I am always keen to read about the lives of others so immediately bought this book when it came out, mainly because I am deeply envious of where Foster came from. For me a childhood spent on a farm on the Canadian prairie sounds idyllic. However, it is interesting to note that Foster says she had an amazing childhood, but didn’t appreciate it at the time, wanting to escape to the city. I imagine many of us felt that way as we grew up, with the grass always appearing greener somewhere else.

Anyway, Foster’s love for her large family is very apparent in these stories. Her mother was hard-working and passed on her wisdom while her father was a cowboy, and very much Foster’s hero. There is a wonderful chapter all about him and her love and pride in this man shines out with every word.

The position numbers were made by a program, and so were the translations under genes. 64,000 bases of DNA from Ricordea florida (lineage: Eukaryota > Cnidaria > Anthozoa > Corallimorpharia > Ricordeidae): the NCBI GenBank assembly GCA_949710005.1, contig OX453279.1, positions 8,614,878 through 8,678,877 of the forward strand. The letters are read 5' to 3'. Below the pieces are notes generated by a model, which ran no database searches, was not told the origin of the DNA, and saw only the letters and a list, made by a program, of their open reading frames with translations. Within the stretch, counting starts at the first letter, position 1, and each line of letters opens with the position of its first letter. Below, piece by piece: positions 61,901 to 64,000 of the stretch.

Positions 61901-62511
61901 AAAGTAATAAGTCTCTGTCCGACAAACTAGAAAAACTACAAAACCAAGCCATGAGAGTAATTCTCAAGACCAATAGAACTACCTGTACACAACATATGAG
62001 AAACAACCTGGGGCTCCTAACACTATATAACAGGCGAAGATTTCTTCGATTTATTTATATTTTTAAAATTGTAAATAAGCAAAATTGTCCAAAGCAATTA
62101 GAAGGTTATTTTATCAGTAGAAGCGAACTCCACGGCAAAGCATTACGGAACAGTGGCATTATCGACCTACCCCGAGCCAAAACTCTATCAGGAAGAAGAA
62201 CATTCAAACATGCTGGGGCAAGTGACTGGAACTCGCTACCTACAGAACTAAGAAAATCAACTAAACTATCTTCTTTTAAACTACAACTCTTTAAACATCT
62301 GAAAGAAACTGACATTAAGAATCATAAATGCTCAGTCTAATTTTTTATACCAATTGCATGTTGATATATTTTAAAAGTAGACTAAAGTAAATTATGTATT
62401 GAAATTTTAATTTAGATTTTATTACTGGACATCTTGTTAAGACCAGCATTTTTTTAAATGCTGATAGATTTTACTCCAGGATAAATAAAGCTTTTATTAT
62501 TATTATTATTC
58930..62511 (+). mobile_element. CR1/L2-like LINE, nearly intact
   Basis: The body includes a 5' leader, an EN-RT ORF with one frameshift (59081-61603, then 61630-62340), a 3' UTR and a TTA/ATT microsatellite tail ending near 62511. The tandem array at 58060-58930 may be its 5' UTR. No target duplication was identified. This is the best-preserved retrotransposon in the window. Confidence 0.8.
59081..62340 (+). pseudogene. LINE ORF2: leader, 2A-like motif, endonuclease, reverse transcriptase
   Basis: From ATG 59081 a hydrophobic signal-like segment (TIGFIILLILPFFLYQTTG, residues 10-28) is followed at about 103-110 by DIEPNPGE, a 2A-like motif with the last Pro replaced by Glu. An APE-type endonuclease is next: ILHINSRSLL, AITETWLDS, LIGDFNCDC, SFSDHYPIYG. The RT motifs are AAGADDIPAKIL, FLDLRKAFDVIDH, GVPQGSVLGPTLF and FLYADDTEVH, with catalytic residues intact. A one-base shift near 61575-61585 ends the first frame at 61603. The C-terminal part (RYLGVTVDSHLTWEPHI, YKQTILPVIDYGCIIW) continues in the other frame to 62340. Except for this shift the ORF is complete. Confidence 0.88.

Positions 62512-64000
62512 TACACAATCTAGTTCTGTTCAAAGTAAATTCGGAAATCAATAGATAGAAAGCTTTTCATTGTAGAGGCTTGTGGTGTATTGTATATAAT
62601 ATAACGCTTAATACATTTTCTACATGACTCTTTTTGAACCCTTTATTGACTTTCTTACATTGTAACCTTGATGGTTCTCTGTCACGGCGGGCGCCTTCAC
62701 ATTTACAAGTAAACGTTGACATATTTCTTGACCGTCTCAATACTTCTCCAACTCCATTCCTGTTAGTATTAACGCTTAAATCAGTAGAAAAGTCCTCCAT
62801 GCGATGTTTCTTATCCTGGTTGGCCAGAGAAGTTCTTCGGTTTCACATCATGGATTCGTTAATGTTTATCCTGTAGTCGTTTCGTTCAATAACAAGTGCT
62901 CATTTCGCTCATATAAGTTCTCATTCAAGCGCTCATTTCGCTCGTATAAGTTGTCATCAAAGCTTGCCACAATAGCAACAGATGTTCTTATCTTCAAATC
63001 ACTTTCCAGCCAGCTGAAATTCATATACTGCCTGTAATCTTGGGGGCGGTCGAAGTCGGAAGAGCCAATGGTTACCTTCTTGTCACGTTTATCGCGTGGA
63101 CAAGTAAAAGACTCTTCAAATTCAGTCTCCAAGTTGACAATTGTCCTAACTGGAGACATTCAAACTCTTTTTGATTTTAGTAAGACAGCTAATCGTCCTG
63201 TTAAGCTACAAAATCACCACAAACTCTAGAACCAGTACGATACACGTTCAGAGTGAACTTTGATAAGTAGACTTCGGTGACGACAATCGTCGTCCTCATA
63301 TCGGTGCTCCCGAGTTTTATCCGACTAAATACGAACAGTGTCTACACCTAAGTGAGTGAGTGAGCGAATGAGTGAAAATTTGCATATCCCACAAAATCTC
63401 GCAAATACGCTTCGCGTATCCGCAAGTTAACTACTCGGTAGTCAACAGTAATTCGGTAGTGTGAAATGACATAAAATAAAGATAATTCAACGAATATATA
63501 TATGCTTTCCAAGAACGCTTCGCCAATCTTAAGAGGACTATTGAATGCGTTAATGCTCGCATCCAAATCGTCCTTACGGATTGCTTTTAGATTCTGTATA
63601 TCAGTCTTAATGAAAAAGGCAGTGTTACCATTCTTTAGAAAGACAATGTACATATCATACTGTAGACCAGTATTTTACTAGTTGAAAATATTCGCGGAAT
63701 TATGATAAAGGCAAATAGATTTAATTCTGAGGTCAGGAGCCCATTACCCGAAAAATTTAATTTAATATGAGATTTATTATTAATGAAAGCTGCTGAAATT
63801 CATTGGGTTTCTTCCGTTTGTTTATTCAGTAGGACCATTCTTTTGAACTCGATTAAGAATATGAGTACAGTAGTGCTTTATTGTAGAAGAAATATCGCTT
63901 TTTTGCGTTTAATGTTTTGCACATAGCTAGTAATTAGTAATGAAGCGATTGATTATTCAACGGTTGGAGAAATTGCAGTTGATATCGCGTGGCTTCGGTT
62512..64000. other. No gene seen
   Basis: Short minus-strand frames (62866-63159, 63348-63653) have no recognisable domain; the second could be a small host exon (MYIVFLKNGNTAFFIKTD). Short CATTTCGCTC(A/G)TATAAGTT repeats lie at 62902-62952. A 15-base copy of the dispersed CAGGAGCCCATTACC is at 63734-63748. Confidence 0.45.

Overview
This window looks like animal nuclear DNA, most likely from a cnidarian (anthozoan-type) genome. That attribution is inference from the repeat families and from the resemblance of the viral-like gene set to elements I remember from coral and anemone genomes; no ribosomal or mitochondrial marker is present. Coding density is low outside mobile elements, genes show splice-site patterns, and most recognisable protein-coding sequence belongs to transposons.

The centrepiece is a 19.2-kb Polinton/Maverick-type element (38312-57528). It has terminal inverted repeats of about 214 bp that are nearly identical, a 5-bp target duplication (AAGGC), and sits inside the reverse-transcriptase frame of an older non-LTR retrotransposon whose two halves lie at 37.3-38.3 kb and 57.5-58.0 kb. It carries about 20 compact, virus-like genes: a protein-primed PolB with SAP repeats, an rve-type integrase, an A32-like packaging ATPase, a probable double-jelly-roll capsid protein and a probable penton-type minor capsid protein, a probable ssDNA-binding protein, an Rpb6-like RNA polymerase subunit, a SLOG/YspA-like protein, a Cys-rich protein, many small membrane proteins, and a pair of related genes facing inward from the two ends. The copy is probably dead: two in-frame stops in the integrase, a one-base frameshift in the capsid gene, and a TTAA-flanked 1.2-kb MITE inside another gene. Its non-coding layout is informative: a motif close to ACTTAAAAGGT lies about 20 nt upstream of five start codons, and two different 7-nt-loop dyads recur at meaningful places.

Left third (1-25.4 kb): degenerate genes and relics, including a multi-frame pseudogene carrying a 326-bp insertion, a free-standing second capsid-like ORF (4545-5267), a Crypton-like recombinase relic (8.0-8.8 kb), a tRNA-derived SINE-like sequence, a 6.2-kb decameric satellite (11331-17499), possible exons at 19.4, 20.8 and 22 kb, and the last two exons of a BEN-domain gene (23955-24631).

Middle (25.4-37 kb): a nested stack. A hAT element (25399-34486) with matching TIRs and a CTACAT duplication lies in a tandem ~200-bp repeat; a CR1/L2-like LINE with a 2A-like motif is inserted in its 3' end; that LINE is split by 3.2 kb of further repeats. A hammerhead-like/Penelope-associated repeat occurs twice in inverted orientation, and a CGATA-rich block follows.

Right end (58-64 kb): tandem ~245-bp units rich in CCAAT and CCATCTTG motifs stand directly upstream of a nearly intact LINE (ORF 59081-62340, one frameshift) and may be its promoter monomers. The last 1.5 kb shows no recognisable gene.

It is difficult for me, living in the rather tame (by comparison) UK, to imagine blizzards that would require the need to use a horse drawn sleigh but there is a rather fabulous story that includes both these things, which I loved.

This series of stories are wonderful and wide-ranging from humorous and heart-warming to terribly sad when tragedy strikes. I can heartily recommend them to anyone interested in rural life on the Canadian prairie at a time before indoor toilets and when the temperature could get to 40 below – yikes!

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